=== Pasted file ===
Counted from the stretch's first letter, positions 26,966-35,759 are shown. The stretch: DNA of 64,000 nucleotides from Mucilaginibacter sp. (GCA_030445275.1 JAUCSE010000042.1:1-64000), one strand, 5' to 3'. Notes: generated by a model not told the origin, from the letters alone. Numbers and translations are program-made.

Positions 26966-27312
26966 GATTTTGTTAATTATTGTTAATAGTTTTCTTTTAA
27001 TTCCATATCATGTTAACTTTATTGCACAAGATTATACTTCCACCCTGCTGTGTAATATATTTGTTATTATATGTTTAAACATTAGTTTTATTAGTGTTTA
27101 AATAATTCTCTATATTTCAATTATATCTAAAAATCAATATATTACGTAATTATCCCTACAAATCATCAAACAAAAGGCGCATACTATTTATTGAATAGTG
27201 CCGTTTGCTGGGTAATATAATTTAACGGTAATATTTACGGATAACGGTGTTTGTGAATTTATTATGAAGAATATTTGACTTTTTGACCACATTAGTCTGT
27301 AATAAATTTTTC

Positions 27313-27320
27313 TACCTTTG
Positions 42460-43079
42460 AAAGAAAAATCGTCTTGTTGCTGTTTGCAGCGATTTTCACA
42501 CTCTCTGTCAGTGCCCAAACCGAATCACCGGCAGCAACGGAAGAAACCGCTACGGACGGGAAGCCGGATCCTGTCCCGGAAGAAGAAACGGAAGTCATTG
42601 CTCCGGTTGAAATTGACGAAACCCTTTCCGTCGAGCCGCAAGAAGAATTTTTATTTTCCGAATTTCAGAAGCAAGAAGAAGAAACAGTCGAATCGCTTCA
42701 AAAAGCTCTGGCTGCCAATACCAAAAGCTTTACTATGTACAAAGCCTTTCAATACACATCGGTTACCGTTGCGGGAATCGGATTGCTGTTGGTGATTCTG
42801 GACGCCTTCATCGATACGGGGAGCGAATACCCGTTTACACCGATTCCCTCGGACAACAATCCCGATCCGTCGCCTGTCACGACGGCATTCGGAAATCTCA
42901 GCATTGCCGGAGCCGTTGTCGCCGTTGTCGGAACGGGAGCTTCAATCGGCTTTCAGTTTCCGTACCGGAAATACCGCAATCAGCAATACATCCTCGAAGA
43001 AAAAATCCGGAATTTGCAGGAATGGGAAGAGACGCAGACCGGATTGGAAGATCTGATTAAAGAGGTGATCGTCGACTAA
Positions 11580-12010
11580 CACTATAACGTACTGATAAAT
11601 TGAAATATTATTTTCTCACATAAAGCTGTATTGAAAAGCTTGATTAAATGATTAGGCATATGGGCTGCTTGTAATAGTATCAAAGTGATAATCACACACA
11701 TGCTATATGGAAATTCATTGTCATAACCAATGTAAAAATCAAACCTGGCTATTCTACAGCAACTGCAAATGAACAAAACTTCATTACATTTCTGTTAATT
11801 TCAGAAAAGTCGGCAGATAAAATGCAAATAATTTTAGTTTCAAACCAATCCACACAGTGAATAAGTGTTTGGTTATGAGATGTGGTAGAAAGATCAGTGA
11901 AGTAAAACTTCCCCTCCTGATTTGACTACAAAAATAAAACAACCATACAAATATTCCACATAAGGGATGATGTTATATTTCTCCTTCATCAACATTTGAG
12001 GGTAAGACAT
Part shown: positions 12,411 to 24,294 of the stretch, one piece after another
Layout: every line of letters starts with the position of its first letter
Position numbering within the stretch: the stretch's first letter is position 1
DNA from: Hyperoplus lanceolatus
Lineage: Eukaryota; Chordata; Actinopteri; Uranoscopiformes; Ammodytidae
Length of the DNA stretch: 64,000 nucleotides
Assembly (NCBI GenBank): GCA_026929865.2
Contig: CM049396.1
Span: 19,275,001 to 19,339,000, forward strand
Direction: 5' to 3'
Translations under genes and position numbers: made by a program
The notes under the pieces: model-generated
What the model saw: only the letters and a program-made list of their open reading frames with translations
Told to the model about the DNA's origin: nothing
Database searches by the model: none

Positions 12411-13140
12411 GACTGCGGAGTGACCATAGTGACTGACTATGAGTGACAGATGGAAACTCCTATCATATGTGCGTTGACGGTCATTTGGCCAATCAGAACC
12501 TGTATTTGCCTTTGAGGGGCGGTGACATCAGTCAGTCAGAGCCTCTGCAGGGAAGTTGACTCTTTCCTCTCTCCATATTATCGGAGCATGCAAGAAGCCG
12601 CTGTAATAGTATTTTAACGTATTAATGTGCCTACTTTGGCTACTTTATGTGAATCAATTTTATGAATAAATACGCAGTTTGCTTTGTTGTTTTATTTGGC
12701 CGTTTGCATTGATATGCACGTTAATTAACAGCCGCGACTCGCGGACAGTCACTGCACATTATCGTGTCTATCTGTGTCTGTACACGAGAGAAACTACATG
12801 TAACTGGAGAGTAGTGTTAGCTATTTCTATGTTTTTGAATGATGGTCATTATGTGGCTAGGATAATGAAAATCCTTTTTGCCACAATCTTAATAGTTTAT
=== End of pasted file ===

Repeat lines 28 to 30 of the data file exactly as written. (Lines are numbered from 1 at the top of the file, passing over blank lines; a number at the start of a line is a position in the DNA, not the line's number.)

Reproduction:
DNA from: Hyperoplus lanceolatus
Lineage: Eukaryota; Chordata; Actinopteri; Uranoscopiformes; Ammodytidae
Length of the DNA stretch: 64,000 nucleotides